HIS STORY: A legend of Jamaican music gets his literary due.
Complex figures tend to make for engrossing literary fare, and no Jamaican icon (musical or otherwise) has gone down in history as more complex and controversial than Grammy-winning legend Peter Tosh, whose eventful life and legacy is the subject of roots-reggae devotee Ceil Tulloch's retrospective, Remembering Peter Tosh (Ian Randle Publishers).
At under 140 pages, it's a slim volume (with too simple a title, I should add) but, in addition to rare and vibrant photographs, it packs a series of compelling remembrances of a man and his mystique on and off the stage; a reggae superstar who clearly had his vices but who many felt was simply a complicated, misunderstood genius.
Tulloch did an excellent job in pulling together an estimable cast of contributors, most of whom worked closely with Tosh in one capacity or another. But I feel readers will be particularly interested in Dr. Omar Davies' articulate account of the Tosh he admired and, by his own admission, speculated about. "My wife and I both admired Tosh because of his music, as well as the fact that he was such an exciting performer. One wouldn't know what to expect. He would ride his unicycle on stage, wear unique outfits etc," Davies writes, before emphasizing that he found Tosh's liberal use of expletives to be quite off-putting. "I suspected that Tosh saw it as his duty to take on the society, and he objected to the notion that a set of meaningless words, ordained by the colonial establishment as 'bad' should continue to be judged to be unlawful."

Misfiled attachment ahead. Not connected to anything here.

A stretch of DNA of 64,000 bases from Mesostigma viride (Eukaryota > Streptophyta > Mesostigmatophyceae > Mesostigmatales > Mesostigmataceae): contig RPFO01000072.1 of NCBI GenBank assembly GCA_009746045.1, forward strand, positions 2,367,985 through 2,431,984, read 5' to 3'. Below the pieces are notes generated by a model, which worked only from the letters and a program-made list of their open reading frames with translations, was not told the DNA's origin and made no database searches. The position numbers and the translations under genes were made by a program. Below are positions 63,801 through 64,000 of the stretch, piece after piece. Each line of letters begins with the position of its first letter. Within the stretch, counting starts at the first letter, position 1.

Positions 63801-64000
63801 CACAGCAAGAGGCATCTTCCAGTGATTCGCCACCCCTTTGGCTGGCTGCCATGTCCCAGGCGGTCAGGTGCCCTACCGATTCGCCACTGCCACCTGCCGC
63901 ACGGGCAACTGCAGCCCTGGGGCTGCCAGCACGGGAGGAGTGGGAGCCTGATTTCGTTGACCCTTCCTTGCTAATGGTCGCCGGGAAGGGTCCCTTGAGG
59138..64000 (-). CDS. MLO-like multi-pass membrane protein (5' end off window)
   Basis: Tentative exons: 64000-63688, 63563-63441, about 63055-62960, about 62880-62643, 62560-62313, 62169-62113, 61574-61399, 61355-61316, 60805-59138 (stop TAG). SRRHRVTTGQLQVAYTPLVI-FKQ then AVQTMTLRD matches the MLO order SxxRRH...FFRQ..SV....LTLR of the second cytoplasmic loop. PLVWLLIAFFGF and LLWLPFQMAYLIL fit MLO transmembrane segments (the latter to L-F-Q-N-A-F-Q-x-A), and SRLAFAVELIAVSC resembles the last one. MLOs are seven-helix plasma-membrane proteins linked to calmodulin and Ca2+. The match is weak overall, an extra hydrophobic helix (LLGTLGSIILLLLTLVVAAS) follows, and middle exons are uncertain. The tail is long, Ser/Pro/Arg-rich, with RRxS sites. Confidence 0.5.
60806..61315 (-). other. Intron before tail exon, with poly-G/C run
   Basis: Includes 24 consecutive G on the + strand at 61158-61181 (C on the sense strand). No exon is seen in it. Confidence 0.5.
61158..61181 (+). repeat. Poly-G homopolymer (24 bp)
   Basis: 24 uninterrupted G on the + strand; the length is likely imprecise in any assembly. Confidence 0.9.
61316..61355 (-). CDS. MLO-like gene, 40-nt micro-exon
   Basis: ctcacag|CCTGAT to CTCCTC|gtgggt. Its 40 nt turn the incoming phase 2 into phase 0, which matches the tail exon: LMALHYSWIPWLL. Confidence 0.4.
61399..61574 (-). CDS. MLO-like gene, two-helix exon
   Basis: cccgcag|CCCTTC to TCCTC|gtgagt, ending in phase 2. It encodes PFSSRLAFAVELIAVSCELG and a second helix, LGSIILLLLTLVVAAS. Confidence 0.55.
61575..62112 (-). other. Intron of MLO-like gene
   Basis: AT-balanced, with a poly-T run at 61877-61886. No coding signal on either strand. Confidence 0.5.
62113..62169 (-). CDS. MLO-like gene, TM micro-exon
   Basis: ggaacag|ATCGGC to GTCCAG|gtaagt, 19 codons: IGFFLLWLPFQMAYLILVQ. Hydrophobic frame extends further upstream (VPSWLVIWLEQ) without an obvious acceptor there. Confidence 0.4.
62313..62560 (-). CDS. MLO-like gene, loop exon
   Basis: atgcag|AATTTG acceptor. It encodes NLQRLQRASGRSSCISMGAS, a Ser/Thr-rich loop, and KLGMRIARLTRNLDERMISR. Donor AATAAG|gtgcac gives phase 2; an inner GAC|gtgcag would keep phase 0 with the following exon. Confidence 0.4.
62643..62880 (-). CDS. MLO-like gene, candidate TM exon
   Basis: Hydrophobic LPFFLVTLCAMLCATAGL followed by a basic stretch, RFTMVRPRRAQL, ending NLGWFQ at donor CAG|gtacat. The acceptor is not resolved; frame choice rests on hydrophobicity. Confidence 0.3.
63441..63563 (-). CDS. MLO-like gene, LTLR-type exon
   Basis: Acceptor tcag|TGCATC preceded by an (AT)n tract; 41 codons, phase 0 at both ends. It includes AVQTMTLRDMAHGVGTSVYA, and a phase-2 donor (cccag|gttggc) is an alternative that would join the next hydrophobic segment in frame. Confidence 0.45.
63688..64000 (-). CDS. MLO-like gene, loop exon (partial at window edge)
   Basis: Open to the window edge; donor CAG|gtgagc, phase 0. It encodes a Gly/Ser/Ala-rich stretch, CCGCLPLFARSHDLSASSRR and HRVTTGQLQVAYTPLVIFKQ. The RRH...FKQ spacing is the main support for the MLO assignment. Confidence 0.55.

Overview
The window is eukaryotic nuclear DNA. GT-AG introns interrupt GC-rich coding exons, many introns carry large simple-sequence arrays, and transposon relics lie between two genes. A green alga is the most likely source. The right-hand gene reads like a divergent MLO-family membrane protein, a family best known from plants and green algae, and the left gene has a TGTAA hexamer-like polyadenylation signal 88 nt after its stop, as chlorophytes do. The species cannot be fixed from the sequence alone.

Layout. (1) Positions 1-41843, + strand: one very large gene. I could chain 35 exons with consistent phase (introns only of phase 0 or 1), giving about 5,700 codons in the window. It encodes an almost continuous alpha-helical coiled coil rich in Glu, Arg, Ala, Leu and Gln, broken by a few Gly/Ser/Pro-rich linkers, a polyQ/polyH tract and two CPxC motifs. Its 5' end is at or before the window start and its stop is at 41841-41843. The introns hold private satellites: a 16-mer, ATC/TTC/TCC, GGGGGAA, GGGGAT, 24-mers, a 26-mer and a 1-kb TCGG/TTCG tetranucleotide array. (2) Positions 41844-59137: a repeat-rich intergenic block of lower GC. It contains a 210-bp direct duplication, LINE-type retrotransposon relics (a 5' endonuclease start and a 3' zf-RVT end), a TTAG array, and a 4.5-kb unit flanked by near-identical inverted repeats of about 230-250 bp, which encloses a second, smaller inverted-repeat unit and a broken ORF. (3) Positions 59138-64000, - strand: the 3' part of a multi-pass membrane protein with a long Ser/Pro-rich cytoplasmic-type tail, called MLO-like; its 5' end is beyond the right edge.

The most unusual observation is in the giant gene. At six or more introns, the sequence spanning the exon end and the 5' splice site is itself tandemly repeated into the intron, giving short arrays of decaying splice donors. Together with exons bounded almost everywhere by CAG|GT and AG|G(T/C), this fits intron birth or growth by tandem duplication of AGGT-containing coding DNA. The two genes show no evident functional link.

It is this kind of radical and rebellious streak that largely informed the fond recollections of people like photographer Chuck Krall. "My favourite images of Peter are the ones of him smoking herb, sometimes right in front of the audience, or rolling his spliff. He made the biggest spliffs," Krall recalls. "I am fond of those pictures because they were so intimate and reminded me of special moments."
His candour and staggering creativity aside, Tosh also emerges as a fun-loving individual and a man capable of enormous generosity. "What struck me most about him was his deadly serious demeanour in public," remembers noted historian Roger Steffens, "but privately, he was a warm and humourous person. You always laughed around him." Filmmaker and Montana State University professor Doug Wendt echoes similar memories. "Peter was very brave and talented. He was relentlessly determined to speak the truth, despite the repercussions," Wendt says. "Once I got to know Peter well, I discovered that beneath his often stern and militant demeanour, he was actually a very gentle giant."